Global Commentary and Think-Tank Analysis (Best of U.S., UK, and Israel):

    Peace Process

  • Obama's Commitment to Israel - Rahm Emanuel
    I am among the many who know that the Israeli people yearn for peace. They have taken risks for peace in spite of dangers. They will again, when they have a viable partner in the process and a region that recognizes a Jewish state of Israel with secure and defensible borders. In the president's speech on the Middle East, he said that the conflict cannot be resolved through unilateral actions or a UN vote establishing a Palestinian state but only through negotiations between the parties.
        The president said that Israel cannot be expected to negotiate with a Palestinian Authority that embraces Hamas, a terrorist organization sworn to Israel's destruction, and he reaffirmed his commitment to Israel's qualitative military edge. He said that an independent Palestine must be a non-militarized state and that Israel's security should be demonstrated before phased Israeli withdrawals are completed. No peace can take place, he said, that does not provide Israel with the ability to defend itself.
        One sentence that he uttered received the most attention: "The borders of Israel and Palestine should be based on the 1967 lines with mutually agreed swaps, so that secure and recognized borders are established for both states." That statement does not mean a return to 1967 borders. No workable solution envisions that. Land swaps offer the flexibility necessary to ensure secure and defensible borders and address the issue of settlements.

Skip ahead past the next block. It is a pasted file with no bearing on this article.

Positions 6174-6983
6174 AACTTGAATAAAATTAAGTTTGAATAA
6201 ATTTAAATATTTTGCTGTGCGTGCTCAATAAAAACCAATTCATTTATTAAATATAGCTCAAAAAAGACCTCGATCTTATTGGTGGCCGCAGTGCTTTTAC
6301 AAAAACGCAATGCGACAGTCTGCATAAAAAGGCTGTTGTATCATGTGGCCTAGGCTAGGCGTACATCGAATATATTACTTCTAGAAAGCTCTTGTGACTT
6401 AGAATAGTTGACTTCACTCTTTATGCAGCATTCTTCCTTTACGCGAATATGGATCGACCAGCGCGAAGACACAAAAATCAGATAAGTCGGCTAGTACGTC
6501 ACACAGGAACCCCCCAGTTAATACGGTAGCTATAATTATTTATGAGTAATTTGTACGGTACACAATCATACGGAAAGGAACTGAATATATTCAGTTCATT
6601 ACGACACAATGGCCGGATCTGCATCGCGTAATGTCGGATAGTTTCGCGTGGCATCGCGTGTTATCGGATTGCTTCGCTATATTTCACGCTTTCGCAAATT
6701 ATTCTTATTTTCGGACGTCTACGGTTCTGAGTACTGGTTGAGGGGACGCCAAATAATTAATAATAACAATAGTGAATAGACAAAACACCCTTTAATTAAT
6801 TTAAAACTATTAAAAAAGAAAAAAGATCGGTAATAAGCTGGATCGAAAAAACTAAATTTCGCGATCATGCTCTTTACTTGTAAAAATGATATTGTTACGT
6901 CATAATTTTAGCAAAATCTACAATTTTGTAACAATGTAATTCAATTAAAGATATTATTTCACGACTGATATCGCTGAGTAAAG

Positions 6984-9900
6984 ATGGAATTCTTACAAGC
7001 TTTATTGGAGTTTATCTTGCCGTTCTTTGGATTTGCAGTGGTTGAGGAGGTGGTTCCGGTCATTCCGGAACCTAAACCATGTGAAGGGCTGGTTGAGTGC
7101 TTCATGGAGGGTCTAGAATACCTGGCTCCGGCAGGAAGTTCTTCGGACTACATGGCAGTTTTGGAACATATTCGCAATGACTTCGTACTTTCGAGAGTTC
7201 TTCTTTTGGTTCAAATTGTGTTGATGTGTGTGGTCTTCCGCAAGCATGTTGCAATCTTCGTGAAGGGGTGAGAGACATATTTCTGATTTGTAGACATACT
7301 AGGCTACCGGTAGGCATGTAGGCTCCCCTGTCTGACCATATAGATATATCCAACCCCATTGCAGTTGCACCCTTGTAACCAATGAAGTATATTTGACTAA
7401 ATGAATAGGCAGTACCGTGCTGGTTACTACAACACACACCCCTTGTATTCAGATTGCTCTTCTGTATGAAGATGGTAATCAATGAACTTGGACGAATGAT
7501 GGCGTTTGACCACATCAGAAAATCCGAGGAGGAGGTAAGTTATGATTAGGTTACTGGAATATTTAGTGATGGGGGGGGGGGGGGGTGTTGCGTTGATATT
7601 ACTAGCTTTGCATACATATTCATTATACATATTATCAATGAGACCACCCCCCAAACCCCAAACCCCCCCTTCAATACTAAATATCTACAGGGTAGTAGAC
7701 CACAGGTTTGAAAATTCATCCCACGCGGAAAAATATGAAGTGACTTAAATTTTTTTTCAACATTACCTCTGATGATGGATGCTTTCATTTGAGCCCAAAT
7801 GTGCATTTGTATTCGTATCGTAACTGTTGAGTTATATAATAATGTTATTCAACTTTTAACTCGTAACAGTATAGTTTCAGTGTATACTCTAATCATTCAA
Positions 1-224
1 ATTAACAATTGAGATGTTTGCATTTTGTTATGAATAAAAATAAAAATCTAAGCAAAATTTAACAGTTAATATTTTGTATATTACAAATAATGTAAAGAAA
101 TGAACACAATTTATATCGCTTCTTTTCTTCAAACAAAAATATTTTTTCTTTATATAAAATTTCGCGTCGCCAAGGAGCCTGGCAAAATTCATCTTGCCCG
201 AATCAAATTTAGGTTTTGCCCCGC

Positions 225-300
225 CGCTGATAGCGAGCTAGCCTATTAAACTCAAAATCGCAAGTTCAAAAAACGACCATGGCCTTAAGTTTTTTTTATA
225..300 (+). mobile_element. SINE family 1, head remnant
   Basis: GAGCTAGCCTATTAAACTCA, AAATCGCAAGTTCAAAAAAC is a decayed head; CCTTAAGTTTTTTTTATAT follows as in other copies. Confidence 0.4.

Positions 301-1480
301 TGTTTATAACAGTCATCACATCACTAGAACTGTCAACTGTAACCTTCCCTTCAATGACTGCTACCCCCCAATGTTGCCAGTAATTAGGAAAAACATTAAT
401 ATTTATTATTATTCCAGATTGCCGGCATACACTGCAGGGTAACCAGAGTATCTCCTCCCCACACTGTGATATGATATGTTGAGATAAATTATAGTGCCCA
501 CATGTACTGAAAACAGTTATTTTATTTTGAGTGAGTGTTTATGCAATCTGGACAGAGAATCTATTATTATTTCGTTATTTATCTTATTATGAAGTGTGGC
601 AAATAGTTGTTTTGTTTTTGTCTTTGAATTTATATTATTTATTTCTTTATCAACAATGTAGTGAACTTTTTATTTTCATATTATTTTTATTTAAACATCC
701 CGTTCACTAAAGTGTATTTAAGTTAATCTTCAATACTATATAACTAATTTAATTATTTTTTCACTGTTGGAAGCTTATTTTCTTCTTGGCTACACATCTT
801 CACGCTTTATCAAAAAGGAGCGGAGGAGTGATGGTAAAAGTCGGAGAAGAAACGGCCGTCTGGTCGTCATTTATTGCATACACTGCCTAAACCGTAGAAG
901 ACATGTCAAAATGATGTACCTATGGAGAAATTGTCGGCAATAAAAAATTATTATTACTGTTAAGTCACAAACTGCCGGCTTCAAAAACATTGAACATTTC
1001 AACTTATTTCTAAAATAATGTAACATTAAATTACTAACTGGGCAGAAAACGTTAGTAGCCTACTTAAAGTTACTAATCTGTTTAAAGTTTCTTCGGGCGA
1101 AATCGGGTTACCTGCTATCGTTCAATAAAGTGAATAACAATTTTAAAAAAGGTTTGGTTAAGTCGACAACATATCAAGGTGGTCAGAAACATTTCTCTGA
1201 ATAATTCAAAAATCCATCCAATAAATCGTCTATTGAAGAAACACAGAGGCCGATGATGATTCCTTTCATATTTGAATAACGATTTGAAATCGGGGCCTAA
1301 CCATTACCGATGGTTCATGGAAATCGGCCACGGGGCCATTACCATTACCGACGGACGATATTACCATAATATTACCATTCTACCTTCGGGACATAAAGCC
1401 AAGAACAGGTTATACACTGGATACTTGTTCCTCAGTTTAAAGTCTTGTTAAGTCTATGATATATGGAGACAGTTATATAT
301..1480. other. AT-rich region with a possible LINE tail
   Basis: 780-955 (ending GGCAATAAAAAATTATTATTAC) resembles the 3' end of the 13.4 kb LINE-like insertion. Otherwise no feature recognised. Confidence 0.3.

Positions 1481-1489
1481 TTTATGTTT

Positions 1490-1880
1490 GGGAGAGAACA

As the president said at the annual American Israel Public Affairs Committee conference, "it means that the parties themselves - Israelis and Palestinians - will negotiate a border that is different than the one that existed on June 4, 1967."
        No American president can or should attempt to dictate to our staunch ally Israel the terms of peace. Only Israel can determine that, a principle that the president also reaffirmed. Israel needs a partner in the peace process. If during the two years I served in the Obama White House the Palestinians had spent as much time working for peace as they did avoiding the table, the process would be much farther along. The writer is mayor of Chicago and former chief of staff to President Obama. (Washington Post)
  • How to Block the Palestine Statehood Ploy - John Bolton